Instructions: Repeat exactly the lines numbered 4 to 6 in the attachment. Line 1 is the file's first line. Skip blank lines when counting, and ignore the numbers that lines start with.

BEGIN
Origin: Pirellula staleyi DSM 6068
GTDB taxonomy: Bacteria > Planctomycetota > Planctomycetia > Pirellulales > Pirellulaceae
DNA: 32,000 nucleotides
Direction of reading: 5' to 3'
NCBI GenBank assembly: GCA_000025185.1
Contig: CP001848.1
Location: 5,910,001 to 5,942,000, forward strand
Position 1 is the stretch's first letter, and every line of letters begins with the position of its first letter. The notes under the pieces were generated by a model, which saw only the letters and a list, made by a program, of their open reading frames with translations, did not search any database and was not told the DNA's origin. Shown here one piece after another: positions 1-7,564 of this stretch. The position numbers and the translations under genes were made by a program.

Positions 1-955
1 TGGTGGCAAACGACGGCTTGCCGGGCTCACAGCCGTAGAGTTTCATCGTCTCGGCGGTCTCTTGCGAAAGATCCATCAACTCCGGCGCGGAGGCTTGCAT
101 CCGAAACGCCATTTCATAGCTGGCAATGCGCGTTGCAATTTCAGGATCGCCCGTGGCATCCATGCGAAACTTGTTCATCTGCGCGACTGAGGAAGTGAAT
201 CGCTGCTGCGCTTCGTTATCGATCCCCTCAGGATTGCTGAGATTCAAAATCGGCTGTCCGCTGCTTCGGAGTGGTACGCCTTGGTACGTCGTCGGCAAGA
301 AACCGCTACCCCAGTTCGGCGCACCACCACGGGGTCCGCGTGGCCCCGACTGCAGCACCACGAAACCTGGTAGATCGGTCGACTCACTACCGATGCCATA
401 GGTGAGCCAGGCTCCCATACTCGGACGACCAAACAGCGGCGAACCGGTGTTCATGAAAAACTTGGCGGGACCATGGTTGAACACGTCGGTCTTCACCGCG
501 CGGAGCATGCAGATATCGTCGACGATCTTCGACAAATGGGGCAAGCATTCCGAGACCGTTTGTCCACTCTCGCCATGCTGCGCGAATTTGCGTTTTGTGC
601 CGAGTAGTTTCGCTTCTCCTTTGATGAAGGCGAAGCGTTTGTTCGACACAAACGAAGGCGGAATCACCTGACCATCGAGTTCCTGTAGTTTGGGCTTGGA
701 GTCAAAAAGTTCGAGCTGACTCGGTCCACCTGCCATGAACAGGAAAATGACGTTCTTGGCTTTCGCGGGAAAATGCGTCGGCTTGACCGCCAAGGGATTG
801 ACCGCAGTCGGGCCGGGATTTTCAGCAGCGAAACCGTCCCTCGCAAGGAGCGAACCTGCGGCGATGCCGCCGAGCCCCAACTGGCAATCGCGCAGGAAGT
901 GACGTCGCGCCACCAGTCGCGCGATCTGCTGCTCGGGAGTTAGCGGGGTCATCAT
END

Direction of reading: 5' to 3'
NCBI GenBank assembly: GCA_000025185.1
Contig: CP001848.1